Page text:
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Degeneration and development of the nervous system: the role of epigenetic processes


The complexity of the nervous system materializes both in its formation during development and in processes related to neurodegeneration. Relevant factors in both degeneration and development are those related to epigenetic regulation. In fact, epigenetic regulation seems to be important for tissue response in neurodegenerative processes, including the initial inflammatory response. On the other hand, during development, the availability of genetic information through mechanisms that include microRNA regulation, another process of epigenetic regulation, seems to be fundamental for determining neuronal differentiation. In this project, we are interested in determining aspects related to epigenetic regulation in degeneration and development of the nervous system. Specifically, we intend to evaluate the role of the enzyme EZH2 during spinal cord neurodegeneration after mechanical trauma, as well as argonaute protein 2 (AGO2) in the neuronal differentiation that occurs during retinal development. For this, we will employ molecular and cellular biology techniques. It should be noted that our group masters the proposed methodologies, notably those related to our internships held at research or technological development institutions, such as University of Florida (2011), Plexon Neurotechnology (2011) and Cold Spring Harbor (2012). Our goal is to determine whether control of the activity and expression of the enzyme EZH2 could become a therapeutic target for the treatment of spinal cord injury, as well as AGO2 for degenerative retinal diseases that mainly affect specific neuronal subtypes, such as rods in retinitis pigmentosa, cones in age-related macular degeneration and ganglion cells in glaucoma. This proposal is supported by Dra. Jean X. Jiang (Harvard University / University of Texas Health Science Center, USA), Stephanie M. Willerth (University of Victoria, Canada), Florence E. Perrin (University of Montpellier, France), Sten Rüdiger (Humboldt University, Germany) and other research groups based at the University of São Paulo, UFMG and INPE, as well as postdoctoral students, and graduate and undergraduate students engaged with this proposal. It is important to highlight that the support given to this proposal will be essential for the continuity of projects linked to the FAPESP postdoctoral fellowships (17/ 18977-1), doctorate (16/17329-3), master's degree (17/26388-6, 18/06316-3 and 18/23775-1) and scientific initiation (18/19300-8). Finally, it should be stressed that several research groups from our institution will benefit with this proposal, since UFABC research laboratories are multi-user facilities. (AU)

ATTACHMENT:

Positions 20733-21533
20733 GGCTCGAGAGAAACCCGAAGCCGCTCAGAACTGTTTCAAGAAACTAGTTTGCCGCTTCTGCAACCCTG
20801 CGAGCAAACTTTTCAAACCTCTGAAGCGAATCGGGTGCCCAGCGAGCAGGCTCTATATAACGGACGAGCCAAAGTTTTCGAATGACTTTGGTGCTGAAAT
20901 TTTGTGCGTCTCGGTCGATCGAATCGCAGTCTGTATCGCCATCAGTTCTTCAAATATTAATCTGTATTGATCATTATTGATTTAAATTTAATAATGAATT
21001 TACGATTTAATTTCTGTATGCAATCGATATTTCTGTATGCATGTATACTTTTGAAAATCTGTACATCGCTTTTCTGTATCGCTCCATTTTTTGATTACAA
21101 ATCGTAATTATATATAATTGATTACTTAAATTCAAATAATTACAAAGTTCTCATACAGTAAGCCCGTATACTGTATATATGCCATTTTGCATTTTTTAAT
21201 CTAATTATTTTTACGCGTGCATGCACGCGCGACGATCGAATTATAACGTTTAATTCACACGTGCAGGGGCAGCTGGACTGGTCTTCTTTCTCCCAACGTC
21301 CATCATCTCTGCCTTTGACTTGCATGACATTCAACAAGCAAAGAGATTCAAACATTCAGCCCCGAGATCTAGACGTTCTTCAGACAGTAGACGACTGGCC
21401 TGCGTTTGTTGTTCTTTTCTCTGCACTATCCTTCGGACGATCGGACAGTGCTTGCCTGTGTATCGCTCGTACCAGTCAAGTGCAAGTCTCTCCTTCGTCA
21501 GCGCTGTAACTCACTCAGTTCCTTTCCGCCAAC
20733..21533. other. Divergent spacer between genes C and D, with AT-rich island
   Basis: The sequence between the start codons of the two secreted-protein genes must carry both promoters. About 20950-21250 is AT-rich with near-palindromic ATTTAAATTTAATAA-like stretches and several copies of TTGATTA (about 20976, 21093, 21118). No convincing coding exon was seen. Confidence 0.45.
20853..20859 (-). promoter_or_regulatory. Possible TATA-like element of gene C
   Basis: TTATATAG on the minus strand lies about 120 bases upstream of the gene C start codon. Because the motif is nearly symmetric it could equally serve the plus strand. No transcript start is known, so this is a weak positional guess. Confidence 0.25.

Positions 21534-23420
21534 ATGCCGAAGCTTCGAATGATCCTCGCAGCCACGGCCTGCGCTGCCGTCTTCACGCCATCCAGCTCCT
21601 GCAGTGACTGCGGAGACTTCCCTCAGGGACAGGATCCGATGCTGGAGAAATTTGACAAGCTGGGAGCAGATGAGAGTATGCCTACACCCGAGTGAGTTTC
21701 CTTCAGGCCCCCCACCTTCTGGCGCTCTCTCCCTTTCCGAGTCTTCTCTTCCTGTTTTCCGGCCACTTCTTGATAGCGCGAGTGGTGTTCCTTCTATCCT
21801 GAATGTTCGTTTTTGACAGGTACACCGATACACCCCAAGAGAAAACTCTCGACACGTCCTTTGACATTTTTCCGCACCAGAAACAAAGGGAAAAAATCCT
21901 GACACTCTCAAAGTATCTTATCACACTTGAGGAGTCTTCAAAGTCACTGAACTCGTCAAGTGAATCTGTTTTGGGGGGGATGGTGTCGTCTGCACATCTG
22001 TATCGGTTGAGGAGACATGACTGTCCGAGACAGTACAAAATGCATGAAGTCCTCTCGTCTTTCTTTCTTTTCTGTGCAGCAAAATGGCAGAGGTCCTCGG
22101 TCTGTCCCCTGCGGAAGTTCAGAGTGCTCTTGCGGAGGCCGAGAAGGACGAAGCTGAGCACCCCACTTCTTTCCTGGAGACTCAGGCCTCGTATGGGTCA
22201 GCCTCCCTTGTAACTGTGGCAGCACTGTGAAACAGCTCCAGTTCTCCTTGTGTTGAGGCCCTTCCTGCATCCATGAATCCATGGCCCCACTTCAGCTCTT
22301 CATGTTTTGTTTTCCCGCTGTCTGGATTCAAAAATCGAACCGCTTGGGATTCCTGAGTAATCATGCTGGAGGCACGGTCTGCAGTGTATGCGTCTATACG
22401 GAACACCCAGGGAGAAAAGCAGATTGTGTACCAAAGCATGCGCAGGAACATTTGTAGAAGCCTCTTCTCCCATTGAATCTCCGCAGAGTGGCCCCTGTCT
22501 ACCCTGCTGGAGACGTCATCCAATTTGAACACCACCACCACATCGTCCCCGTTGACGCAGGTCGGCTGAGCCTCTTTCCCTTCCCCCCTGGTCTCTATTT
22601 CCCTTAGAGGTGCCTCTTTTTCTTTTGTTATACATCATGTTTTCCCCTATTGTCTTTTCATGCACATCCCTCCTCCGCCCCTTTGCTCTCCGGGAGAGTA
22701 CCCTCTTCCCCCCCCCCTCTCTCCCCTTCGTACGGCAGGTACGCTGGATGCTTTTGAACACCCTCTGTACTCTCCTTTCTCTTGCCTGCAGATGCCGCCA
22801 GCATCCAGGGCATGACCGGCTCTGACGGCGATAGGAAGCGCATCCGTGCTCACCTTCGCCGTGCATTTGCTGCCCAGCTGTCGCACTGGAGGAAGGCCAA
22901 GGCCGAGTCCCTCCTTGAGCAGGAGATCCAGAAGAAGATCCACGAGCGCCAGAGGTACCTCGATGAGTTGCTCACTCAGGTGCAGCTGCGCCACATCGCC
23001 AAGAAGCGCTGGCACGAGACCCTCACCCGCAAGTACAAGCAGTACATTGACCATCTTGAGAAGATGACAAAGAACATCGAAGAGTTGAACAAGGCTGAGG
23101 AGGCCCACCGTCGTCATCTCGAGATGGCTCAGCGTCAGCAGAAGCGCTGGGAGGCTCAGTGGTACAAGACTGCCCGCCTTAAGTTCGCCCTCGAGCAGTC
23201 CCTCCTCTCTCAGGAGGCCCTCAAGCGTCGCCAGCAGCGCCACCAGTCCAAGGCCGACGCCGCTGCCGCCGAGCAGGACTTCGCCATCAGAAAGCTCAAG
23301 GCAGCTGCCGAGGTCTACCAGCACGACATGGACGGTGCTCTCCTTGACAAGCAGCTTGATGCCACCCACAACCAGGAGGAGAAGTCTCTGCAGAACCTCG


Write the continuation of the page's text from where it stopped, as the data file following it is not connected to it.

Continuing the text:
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(References retrieved automatically from Web of Science and SciELO through information on FAPESP grants and their corresponding numbers as mentioned in the publications by the authors)
TRUJILLO, CLEBER A.; RICE, EDWARD S.; SCHAEFER, NATHAN K.; CHAIM, ISAAC A.; WHEELER, EMILY C.; MADRIGAL, ASSAEL A.; BUCHANAN, JUSTIN; PREISSL, SEBASTIAN; WANG, ALLEN; NEGRAES, PRISCILLA D.; et al. Reintroduction of the archaic variant of NOVA1 in cortical organoids alters neurodevelopment. Science, v. 371, n. 6530, p. 694+, . (19/15024-9, 19/17892-8, 17/18977-1)

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